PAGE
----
A health worker administers a polio vaccine to a child during a three day nationwide vaccination campaign to eradicate polio, in the civil hospital in the Pakistani border town, Chaman, along the Afghanistan border, January 20, 2014. UPI/Matiullah | License Photo
PARIS, Nov. 5 (UPI) -- Polio has been largely eradicated around the world, thanks to vaccines developed in the 1950s, first by Jonas Salk and later by Albert Sabin. But in 2010, 445 people of Pointe-Noire, Republic of the Congo were infected by a polio outbreak. Almost half of the infected died.
Now, researchers at France's Institut de Recherche pour le Développement have identified the offending strain of polio. In a paper published this week in the journal PNAS, IRD researchers say the high mortality rate of the Congolese outbreak was in part due to a new strain of polio resistant to current vaccines.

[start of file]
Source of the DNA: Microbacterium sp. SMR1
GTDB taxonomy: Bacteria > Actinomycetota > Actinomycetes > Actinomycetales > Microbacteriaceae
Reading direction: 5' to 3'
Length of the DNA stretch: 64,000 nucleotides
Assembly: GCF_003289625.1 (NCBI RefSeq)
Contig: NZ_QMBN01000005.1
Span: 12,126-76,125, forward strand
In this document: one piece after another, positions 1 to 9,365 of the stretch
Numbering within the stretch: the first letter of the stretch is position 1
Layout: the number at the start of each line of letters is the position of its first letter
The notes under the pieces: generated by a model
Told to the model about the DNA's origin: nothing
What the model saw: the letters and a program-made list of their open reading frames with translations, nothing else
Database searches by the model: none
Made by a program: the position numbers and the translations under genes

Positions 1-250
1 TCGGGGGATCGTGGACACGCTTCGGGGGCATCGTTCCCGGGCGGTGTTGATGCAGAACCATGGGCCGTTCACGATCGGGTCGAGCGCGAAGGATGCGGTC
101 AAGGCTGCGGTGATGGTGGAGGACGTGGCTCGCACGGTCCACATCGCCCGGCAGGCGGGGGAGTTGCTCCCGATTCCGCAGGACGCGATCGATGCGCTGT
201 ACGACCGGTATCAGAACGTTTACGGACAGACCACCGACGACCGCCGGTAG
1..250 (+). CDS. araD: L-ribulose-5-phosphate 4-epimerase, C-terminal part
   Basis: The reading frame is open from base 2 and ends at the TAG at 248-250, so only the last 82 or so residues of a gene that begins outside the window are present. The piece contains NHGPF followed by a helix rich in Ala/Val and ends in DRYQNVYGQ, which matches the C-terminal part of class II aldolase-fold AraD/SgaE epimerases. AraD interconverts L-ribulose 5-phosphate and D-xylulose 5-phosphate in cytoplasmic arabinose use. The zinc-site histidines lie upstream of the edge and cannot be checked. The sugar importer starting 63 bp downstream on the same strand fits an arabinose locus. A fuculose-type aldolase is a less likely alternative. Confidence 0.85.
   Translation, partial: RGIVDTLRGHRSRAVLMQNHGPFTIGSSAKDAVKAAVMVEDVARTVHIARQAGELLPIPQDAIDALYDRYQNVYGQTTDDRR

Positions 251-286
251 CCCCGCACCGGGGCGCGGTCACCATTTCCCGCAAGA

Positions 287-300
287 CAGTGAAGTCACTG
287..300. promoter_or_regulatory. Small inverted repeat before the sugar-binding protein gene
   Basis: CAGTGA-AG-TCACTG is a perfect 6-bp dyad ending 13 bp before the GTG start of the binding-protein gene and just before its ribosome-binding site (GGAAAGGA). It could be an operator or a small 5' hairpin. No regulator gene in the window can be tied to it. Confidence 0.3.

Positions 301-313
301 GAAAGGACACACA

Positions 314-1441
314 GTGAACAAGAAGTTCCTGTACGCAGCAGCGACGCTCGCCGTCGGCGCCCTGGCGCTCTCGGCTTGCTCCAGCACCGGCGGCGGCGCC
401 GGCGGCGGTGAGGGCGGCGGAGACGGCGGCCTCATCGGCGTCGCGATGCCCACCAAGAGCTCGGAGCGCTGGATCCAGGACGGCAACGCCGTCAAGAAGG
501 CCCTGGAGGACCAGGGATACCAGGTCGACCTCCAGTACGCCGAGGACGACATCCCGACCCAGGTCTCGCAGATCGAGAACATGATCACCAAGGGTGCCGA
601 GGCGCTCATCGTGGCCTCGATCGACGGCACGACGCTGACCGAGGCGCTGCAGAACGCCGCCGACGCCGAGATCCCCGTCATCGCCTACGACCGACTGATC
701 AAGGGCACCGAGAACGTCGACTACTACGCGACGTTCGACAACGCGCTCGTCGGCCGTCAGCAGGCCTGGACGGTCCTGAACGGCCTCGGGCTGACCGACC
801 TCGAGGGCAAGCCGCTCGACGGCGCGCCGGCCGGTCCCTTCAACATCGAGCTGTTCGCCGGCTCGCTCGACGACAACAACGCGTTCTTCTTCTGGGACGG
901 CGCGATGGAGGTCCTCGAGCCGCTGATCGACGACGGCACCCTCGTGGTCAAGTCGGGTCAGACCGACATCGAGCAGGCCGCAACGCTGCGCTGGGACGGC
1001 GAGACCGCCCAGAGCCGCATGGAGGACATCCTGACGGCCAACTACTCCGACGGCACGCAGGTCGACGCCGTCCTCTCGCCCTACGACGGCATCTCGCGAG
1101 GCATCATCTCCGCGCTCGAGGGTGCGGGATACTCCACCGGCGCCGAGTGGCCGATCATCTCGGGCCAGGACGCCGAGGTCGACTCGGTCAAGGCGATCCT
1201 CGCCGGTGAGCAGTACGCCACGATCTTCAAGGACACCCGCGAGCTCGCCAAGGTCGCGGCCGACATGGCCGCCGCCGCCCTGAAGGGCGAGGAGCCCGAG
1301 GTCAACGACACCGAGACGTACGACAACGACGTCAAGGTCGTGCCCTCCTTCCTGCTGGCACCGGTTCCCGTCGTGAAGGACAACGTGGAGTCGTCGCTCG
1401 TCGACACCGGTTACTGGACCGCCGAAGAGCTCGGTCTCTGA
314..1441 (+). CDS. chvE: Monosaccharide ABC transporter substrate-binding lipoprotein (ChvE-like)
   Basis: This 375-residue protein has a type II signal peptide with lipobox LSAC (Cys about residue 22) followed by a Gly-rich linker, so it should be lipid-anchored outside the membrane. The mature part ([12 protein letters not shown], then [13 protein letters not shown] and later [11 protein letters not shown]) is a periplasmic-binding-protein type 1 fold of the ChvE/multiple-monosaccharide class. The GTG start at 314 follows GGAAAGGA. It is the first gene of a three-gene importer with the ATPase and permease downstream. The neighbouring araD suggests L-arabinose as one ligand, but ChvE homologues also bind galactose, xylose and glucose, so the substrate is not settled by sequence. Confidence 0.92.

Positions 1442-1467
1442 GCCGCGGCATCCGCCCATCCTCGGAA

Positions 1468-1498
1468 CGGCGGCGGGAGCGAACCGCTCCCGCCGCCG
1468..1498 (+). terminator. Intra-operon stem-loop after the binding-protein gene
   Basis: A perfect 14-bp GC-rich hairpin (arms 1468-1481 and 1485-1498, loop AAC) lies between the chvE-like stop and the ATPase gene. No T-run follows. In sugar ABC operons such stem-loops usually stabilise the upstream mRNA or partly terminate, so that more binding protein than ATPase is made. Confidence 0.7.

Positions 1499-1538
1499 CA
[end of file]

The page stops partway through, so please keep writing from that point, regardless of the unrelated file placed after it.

Health officials initially blamed the especially deadly outbreak on poor vaccination coverage, but new DNA analysis of the offending polio strain suggest the virus has genetically evolved to better disguise itself and evade the antibodies produced by a vaccinated immune system.
Researchers tested the new strain on blood samples from vaccinated study participants in both Gabon, Congo's African neighbor, and Germany. The blood samples were less effective at warding off this particular strain of polio than they were at battling others.
Researchers worry other vaccine-resistant strains of polio are lurking out there in nature, and could strike again. They warn that poorly vaccinated communities are especially vulnerable and that doctors and health officials should remain vigilant.
Though the occasional polio outbreak still surfaces, the disease is rarer and rarer. According to the World Health Organization, in 1988 there were a reported 350,000 cases of polio. In 2013, there were just 416.
But researchers responsible for this newest polio study suggest those positive trends could be undermined by vaccine-resistant strains, should health officials lose focus of a disease now largely absent from the public consciousness.